As cats grow older, their risk of dental issues including cavities, gum disease, and missing teeth increases. These conditions are painful for the cat, and they can interfere with his ability to eat properly. Therefore, as a pet owner, it is important to watch out for the following signs of dental issues as your cat enters his golden years.
Cats with gum disease and tooth decay may sometimes drool excessively. You may notice a stream of drool coming out of the corner of your cat's mouth. Sometimes this only happens after eating, and other times, it is more ongoing. The excessive drool helps soothe the cat's sore mouth tissues.
There are a number of strange eating behaviors that may indicate your cat is suffering from tooth decay or another dental issue:
- Tilting the head to one side while chewing
- Suddenly refusing to eat dry food and only eating wet food
- Only eating one or two bites, and then walking away from the food
- Yelping or meowing while eating
- Pawing at the food, but only taking a bite or two
You should not notice a healthy cat's breath. If your cat's breath smells rotten and repulsive, this is a sure sign of dental issues. Some cats' saliva may also take on a terrible odor, which you may notice after your cat licks something. The bacteria that cause gum disease and tooth decay are very smelly; this is what you're detecting.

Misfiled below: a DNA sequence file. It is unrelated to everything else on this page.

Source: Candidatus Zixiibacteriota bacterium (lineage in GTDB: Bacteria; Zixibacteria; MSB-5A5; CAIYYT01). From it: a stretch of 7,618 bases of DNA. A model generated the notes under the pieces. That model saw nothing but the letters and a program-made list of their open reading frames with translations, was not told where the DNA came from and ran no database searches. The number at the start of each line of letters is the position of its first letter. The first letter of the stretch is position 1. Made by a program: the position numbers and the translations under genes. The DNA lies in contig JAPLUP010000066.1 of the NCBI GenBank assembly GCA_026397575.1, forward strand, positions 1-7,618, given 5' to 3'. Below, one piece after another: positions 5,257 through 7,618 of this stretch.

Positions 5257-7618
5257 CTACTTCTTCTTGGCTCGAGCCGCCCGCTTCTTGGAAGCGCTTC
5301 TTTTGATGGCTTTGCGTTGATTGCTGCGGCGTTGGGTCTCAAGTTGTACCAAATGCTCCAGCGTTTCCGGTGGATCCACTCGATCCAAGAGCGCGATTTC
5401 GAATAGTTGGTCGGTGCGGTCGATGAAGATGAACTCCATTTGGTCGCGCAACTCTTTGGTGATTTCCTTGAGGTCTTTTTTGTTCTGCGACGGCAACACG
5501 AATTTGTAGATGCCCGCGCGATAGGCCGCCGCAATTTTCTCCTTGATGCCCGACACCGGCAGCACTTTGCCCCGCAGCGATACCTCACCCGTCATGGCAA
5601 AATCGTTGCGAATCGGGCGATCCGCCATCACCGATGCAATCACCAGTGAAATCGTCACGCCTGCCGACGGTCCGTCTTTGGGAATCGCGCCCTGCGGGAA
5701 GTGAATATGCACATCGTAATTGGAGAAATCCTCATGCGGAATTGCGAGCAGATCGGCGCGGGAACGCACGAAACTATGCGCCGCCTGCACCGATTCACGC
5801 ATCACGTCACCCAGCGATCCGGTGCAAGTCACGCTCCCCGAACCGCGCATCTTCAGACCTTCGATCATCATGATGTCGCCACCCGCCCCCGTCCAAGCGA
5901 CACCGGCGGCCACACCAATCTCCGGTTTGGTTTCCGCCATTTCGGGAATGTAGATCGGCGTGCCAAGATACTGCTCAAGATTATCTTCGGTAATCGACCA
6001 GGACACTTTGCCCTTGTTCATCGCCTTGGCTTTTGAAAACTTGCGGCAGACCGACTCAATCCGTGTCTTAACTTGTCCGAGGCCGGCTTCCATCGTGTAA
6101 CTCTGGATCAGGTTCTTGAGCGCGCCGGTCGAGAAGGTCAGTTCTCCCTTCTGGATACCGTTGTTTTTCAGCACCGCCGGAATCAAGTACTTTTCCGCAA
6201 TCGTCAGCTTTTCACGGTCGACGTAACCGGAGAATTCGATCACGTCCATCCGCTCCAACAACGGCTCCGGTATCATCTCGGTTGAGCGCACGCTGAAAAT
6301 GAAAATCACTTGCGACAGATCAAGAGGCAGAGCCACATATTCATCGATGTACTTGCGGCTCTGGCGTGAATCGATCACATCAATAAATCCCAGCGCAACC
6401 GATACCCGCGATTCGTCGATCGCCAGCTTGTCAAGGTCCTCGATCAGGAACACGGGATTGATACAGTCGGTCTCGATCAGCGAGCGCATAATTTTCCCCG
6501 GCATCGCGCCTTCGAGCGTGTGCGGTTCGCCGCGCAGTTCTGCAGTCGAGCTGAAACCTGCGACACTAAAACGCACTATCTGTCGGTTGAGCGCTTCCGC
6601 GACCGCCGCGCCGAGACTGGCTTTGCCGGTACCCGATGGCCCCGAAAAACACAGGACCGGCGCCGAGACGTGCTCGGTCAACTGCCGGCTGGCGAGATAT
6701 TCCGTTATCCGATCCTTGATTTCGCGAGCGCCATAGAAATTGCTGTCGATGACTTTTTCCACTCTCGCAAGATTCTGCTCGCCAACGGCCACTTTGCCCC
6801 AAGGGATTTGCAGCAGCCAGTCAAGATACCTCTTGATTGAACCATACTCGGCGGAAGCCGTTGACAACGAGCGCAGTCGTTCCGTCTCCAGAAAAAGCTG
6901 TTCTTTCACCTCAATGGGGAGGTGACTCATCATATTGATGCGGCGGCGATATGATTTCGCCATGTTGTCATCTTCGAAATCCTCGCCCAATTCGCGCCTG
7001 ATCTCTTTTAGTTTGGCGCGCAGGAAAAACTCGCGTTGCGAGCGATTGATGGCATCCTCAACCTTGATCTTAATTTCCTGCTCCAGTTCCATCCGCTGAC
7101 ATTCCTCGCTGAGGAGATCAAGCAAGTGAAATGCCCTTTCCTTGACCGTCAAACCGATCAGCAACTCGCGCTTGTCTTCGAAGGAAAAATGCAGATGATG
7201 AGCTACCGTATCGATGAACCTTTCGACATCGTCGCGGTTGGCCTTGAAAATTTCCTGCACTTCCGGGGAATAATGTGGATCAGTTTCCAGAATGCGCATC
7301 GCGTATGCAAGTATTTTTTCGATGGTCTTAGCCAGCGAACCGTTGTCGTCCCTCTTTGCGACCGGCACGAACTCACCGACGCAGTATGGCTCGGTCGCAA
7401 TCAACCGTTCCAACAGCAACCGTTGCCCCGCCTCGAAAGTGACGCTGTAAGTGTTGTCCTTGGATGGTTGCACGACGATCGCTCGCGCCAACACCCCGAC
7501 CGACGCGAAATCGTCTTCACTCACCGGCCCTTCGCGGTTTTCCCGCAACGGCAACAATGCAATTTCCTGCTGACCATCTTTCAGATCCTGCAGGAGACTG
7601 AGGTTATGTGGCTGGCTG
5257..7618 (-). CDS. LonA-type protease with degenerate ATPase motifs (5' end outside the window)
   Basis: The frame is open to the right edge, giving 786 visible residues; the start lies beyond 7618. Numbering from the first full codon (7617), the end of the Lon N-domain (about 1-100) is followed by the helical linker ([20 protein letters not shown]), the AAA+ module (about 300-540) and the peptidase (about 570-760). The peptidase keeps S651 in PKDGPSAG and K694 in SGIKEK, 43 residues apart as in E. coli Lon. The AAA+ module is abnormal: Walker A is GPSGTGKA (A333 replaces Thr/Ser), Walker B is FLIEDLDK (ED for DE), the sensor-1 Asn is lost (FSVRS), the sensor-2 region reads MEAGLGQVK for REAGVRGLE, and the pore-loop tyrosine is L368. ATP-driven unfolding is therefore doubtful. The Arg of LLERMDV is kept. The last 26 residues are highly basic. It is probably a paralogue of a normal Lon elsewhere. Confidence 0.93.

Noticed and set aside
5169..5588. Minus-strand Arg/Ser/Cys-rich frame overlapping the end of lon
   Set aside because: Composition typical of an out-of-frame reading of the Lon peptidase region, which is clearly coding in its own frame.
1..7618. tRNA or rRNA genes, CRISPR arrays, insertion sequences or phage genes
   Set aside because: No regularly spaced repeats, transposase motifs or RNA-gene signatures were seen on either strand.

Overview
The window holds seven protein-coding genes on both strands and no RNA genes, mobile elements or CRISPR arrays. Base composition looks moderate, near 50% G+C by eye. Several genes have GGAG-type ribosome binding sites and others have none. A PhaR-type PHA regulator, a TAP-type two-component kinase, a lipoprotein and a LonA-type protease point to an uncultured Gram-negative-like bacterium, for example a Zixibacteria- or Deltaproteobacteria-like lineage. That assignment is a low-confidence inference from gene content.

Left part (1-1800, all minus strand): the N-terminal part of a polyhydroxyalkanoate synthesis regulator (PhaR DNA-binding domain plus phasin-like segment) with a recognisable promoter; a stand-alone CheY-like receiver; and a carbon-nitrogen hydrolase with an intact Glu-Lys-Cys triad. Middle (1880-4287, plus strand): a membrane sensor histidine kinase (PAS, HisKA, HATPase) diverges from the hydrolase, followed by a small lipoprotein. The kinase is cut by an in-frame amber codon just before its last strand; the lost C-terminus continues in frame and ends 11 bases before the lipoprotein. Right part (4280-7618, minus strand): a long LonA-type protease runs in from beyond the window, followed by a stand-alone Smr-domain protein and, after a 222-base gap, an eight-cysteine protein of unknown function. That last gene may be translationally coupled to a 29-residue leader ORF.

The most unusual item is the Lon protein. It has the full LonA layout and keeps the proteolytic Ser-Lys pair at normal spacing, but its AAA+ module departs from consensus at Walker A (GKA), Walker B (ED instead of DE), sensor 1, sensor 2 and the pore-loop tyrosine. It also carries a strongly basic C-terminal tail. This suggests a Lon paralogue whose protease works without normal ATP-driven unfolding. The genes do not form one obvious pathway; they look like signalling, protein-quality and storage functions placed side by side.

Cats with dental issues may not let you pet their heads or under their chins. This is painful for them, as it puts pressure on their sore jaws and teeth. Your cat may just pull away when you try to rub in these areas, or he may respond with a yelp or by swatting your hand away with his paw.
Nasal discharge has a number of possible causes, but one of these is tooth decay. The bacteria that cause the tooth decay can work their way into the sinus, leading to nasal discharge. Your vet can run some tests to determine if your cat's discharge is related to tooth decay or some other problem, like allergies or a viral infection.
If your cat is showing signs of dental issues, don't ignore them. Take your cat to the veterinarian, who will use treatments such as dental extraction, tooth cleaning, and antibiotics to make your cat comfortable again.